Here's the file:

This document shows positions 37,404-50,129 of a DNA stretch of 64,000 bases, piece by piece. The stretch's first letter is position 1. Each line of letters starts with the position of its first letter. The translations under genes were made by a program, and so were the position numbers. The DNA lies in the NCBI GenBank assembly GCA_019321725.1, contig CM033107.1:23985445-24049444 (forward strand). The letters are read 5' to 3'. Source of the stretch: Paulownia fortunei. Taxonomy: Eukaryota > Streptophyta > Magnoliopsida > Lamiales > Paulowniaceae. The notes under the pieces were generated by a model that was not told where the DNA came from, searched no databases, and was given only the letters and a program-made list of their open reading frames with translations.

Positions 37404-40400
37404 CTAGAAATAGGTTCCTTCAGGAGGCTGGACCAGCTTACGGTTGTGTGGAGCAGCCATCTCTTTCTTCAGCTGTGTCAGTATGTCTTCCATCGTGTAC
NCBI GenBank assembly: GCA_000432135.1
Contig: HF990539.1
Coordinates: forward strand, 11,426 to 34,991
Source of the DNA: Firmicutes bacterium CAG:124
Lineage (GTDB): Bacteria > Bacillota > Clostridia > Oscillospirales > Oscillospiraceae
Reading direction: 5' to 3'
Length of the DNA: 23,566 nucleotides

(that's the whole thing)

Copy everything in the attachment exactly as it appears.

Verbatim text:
This document shows positions 37,404-50,129 of a DNA stretch of 64,000 bases, piece by piece. The stretch's first letter is position 1. Each line of letters starts with the position of its first letter. The translations under genes were made by a program, and so were the position numbers. The DNA lies in the NCBI GenBank assembly GCA_019321725.1, contig CM033107.1:23985445-24049444 (forward strand). The letters are read 5' to 3'. Source of the stretch: Paulownia fortunei. Taxonomy: Eukaryota > Streptophyta > Magnoliopsida > Lamiales > Paulowniaceae. The notes under the pieces were generated by a model that was not told where the DNA came from, searched no databases, and was given only the letters and a program-made list of their open reading frames with translations.

Positions 37404-40400
37404 CTAGAAATAGGTTCCTTCAGGAGGCTGGACCAGCTTACGGTTGTGTGGAGCAGCCATCTCTTTCTTCAGCTGTGTCAGTATGTCTTCCATCGTGTAC
NCBI GenBank assembly: GCA_000432135.1
Contig: HF990539.1
Coordinates: forward strand, 11,426 to 34,991
Source of the DNA: Firmicutes bacterium CAG:124
Lineage (GTDB): Bacteria > Bacillota > Clostridia > Oscillospirales > Oscillospiraceae
Reading direction: 5' to 3'
Length of the DNA: 23,566 nucleotides